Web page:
Wireless LAN Organization
      Basics of Operation in Infrastructure Mode
      Protocol Details
      Radio Bits
      Chapter 6.  How IEEE 802.11 WEP Works and Why It Doesn't
      Mechanics of WEP
      Why WEP Is Not Secure
      Chapter 7.  WPA, RSN, and IEEE 802.11i
      Relationship Between Wi-Fi and IEEE 802.11
      What Is IEEE 802.11i?
      What Is WPA?
      Differences Between RSN and WPA
      Security Context
      Security Layers
      Relationship of the Standards
      Chapter 8.  Access Control: IEEE 802.1X, EAP, and RADIUS
      Importance of Access Control
      Authentication for Dial-in Users
      IEEE 802.1X
      EAP Principles
      Messages Used in IEEE 802.1X
      Implementation Considerations
      RADIUS—Remote Access Dial-In User Service
      Chapter 9.  Upper-Layer Authentication
      Who Decides Which Authentication Method to Use?
      Use of Keys in Upper-Layer Authentication
      A Detailed Look at Upper-Level Authentication Methods
      Transport Layer Security (TLS)
      Cisco Light EAP (LEAP)
      Protected EAP Protocol (PEAP)
      Authentication in the Cellular Phone World: EAP-SIM
      Chapter 10.  WPA and RSN Key Hierarchy
      Pairwise and Group Keys
      Pairwise Key Hierarchy
      Group Key Hierarchy
      Key Hierarchy Using AES–CCMP
      Mixed Environments
      Summary of Key Hierarchies
      Details of Key Derivation for WPA
      Nonce Selection
      Computing the Temporal Keys
      Chapter 11.  TKIP
      What Is TKIP and Why Was It Created?
      TKIP Overview
      Per-Packet Key Mixing
      TKIP Implementation Details
      Message Integrity—Michael
      Per-Packet Key Mixing
      Chapter 12.  AES–CCMP
      Why AES?
      AES Overview
      How CCMP Is Used in RSN
      Chapter 13.  Wi-Fi LAN Coordination: ESS and IBSS
      Network Coordination
      WPA/RSN Information Element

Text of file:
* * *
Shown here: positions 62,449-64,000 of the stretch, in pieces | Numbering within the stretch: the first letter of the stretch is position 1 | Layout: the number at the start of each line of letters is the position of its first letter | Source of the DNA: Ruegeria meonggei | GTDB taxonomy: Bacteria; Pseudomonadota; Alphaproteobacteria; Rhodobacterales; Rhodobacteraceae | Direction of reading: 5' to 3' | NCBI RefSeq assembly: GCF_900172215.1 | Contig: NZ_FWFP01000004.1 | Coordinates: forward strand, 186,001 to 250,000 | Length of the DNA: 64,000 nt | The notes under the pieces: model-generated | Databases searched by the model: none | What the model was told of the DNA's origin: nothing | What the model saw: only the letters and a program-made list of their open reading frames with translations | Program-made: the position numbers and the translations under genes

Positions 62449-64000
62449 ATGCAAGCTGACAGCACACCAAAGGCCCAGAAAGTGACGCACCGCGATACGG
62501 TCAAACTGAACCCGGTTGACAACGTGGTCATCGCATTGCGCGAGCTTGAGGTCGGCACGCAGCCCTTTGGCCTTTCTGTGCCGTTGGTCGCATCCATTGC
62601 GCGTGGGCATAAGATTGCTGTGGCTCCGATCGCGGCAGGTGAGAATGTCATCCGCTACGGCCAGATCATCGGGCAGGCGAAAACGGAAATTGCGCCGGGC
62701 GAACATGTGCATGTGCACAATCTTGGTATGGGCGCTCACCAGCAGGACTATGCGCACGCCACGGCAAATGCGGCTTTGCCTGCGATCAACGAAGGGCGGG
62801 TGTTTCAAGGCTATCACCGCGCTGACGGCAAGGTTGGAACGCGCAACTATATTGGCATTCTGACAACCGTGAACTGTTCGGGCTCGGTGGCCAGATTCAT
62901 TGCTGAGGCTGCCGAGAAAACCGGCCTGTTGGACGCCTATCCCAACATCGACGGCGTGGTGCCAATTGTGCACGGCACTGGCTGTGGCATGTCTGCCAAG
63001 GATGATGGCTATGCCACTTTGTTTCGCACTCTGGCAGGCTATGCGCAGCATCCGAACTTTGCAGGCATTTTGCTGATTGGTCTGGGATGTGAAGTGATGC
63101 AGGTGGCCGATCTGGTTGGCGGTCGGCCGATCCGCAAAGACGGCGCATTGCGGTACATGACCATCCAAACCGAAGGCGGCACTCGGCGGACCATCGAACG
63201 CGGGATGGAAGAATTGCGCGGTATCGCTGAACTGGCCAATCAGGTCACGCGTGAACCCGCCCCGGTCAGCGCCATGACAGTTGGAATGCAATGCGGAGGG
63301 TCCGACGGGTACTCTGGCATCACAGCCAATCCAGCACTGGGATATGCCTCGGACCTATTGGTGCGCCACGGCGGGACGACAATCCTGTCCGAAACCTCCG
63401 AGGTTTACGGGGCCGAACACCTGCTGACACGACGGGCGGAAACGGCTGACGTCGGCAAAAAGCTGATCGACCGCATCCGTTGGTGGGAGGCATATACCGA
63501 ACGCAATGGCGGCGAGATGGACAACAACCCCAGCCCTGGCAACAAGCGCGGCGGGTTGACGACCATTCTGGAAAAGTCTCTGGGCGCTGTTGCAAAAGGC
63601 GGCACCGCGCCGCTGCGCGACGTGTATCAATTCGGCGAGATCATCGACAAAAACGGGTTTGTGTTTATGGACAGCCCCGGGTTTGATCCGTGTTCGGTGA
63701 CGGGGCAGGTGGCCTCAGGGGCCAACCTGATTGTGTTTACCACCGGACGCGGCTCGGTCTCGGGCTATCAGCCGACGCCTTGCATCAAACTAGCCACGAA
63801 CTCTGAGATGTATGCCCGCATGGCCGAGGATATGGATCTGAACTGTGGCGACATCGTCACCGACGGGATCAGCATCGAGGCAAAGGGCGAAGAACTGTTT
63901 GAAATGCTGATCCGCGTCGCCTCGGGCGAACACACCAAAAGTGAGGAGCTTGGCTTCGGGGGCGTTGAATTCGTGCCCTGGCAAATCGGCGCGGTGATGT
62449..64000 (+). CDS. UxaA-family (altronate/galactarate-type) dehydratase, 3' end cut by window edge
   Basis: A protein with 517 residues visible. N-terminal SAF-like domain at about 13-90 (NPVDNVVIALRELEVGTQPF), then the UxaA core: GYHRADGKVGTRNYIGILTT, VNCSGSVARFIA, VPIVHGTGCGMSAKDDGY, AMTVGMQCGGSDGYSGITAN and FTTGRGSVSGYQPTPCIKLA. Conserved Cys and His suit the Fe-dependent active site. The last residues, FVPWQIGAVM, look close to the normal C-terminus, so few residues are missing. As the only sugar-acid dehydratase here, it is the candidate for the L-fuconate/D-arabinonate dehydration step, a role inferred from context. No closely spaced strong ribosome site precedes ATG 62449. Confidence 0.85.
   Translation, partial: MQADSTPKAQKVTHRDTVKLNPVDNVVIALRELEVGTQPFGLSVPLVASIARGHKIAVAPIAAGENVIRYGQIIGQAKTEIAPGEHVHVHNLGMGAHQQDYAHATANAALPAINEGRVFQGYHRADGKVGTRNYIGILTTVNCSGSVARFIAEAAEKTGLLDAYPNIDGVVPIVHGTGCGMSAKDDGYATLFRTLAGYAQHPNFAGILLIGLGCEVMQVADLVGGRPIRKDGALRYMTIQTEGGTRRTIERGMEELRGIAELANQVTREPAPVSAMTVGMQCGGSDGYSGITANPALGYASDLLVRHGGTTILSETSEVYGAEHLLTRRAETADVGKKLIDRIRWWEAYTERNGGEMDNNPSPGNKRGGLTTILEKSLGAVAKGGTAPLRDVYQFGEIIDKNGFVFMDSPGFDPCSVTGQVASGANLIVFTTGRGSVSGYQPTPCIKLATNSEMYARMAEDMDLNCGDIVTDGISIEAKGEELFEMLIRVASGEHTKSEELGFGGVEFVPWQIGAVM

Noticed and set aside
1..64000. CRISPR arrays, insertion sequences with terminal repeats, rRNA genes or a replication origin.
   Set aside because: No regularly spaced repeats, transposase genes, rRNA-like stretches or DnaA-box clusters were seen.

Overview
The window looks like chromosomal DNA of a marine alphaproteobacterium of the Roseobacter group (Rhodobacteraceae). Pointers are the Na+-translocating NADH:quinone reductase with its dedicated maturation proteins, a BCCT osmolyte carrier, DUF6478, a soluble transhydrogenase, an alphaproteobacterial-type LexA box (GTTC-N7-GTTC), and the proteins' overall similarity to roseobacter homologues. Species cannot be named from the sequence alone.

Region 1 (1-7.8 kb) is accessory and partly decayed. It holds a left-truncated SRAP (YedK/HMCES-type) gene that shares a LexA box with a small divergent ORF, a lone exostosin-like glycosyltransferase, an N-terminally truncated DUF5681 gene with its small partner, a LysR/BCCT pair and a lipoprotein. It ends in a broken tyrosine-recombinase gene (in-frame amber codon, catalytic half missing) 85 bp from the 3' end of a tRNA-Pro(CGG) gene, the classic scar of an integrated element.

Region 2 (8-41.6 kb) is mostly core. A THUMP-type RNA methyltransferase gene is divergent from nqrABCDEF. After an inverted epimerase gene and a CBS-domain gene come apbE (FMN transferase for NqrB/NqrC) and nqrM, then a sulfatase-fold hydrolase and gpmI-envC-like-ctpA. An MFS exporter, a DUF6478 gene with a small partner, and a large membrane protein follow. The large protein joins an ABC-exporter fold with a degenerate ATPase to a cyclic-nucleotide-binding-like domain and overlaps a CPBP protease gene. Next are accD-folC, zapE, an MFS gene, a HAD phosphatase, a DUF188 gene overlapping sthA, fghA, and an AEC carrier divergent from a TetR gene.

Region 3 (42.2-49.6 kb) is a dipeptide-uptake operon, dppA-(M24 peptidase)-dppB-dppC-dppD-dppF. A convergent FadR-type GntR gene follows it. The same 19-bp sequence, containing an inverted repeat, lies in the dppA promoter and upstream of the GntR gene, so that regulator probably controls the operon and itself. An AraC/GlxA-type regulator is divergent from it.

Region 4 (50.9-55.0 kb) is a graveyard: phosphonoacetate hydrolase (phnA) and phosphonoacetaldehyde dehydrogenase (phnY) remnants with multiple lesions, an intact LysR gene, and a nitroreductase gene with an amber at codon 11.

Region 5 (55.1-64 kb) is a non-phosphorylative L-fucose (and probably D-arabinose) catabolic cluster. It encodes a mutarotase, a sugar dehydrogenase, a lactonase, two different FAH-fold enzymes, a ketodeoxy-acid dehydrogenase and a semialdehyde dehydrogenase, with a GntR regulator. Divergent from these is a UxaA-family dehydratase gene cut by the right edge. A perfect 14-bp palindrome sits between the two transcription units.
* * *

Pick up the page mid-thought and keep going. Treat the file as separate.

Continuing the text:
Preauthentication Using IEEE 802.1X
      IBSS Ad-Hoc Networks
   Part III.  Wi-Fi Security in the Real World
      Chapter 14.  Public Wireless Hotspots
      Development of Hotspots
      Security Issues in Public Hotspots
      How Hotspots Are Organized
      Different Types of Hotspots
      How to Protect Yourself When Using a Hotspot
      Chapter 15.  Known Attacks: Technical Review
      Review of Basic Security Mechanisms
      Review of Previous IEEE 802.11 Security Mechanisms
      Attacks Against the Previous IEEE 802.11 Security Mechanisms
      Man-in-the-Middle Attacks
      Problems Created by Man-in-the-Middle Attacks
      Denial-of-Service Attacks
      Chapter 16.  Actual Attack Tools
      Attacker Goals
      Example Scenarios
      Other Tools of Interest
      Chapter 17.  Open Source Implementation Example
      General Architecture Design Guidelines
      Protecting a Deployed Network
      Planning to Deploy a WPA Network
      Deploying the Infrastructure
      Practical Example Based on Open Source Projects
      References and More Information
      Appendix A.  Overview of the AES Block Cipher
      Finite Field Arithmetic
      Steps in the AES Encryption Process
      Appendix B.  Example Message Modification
      Example Message Modification
      Appendix C.  Verifying the Integrity of Downloaded Files
      Checking the MD5 Digest
      Checking the GPG Signature